Caregiver's Corner: Organizing Safety
By Ashley Bieber
We have heard the words “safe at home” a lot this year. However, for some home is not a place that is safe for them, and now more than ever there is a need to make home a place that promotes both mental and physical health and wellbeing. One way to help make home a safer place is by getting organized. Many do not know this, but scientists have found that clutter in your home or being overly disorganized can have negative impacts on your safety, mental and physical wellbeing, and even on your relationships and caregivers.
As far as basic physical health, having excess clutter can create fire and/or fall hazards as well as dust and mold issues in the home. Beyond these hazards, the inability to find things or having space in the kitchen to work can impact your food choices. This can result in choosing something easy instead of healthy when it is time for meal preparation which has a direct impact to your health.
Being overly disorganized and having clutter in your home also creates clutter in your mind. Not being able to find things or being confronted with stacks of unfinished projects increases stress levels and can contribute to anxiety and depression issues. This can also impact your ability to sleep which has an impact on both your mental and physical health. Reducing the clutter and being more organized reduces the feeling of being overwhelmed and increases productivity and energy levels.
When it comes to relationships, sometimes people are uncomfortable having visitors or going to visit places that are overly cluttered. Be honest, have you ever avoided having someone over because you would have to clean up? We are all guilty of this at one time or another. However, sometimes our clutter hurts others. According to a 2014 study when clutter turns to hoarding disorder the stress and burden felt by family and caregivers was found to be greater than the stress and burden felt by caregivers for individuals with dementia.
I am not a scientist, but I am a life long collector of stuff. It seems that clutter is more baggage than just the luggage in the closet that you can’t remember the last time you used. Clutter is something that is making your home less safe and is impacting your physical and mental wellbeing and maybe even your relationships.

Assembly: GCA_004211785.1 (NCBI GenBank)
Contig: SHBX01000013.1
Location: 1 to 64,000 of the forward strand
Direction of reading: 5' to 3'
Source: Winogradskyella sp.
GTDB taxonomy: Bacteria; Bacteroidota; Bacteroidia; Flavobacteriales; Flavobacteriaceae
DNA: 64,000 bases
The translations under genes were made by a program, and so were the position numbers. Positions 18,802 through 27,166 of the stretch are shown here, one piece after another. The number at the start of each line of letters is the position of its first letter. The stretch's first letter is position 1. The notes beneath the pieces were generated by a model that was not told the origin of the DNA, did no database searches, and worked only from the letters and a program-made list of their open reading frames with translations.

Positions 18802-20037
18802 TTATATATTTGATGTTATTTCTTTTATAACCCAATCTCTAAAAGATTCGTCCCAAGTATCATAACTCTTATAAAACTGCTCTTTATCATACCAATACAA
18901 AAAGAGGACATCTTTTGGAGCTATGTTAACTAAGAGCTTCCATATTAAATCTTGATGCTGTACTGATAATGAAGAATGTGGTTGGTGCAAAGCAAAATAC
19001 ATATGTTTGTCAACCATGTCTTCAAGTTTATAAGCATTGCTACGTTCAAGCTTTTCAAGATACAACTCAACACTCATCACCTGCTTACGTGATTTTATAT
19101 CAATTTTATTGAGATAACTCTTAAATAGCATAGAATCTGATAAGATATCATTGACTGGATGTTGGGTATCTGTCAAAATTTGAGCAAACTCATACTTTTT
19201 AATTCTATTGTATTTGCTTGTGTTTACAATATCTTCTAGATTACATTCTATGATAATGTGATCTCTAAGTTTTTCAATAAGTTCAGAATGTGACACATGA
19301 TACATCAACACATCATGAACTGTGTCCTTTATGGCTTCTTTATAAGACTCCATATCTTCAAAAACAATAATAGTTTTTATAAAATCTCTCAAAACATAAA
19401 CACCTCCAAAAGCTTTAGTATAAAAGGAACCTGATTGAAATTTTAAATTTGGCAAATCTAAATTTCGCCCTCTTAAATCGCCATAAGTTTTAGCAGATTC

For some, these facts are just as overwhelming as the clutter itself. However, getting better organized doesn’t require perfection, only improvement. My suggestion is to start small and give yourself plenty of time and grace during the process. Pick a room or closet and start sorting. Some for the trash, some to donate, some to sell, some to keep, and plenty of undecided things that can be boxed up and dated to revisit later. Again, the goal is not perfection, the goal is to get rid of some of the baggage so you can have a safer home and live a happier and healthier life.
The next Family Caregiver University class will be held on Thursday, September 24, 2020: 1:00 -3:00 p.m. via ZOOM. The class will focus on the changes of Organizing for our Emotional Health.
To register for the class, please call call (888) 456-5664. Other resources for caregivers can be found on www.caregiverresource.net
Caregiver’s Corner is provided as a public service of the Caregiver Resource Network. The Caregiver Resource Network is a collaboration of West Michigan organizations dedicated to providing for the needs and welfare of family and professional caregivers within the community. Funded by the Area Agency on Aging of Western Michigan with Older American’s Act Title IIIE, Family Caregiver Support funds.
Dury, H., Ajmi, S., Fernández de la Cruz, Lorena, Nordsletten, A. E., & Mataix-Cols, D. (2014). Caregiver burden, family accommodation, health, and well-being in relatives of individuals with hoarding disorder. Journal of Affective Disorders, 159, 7-14. doi:10.1016/j.jad.2014.01.023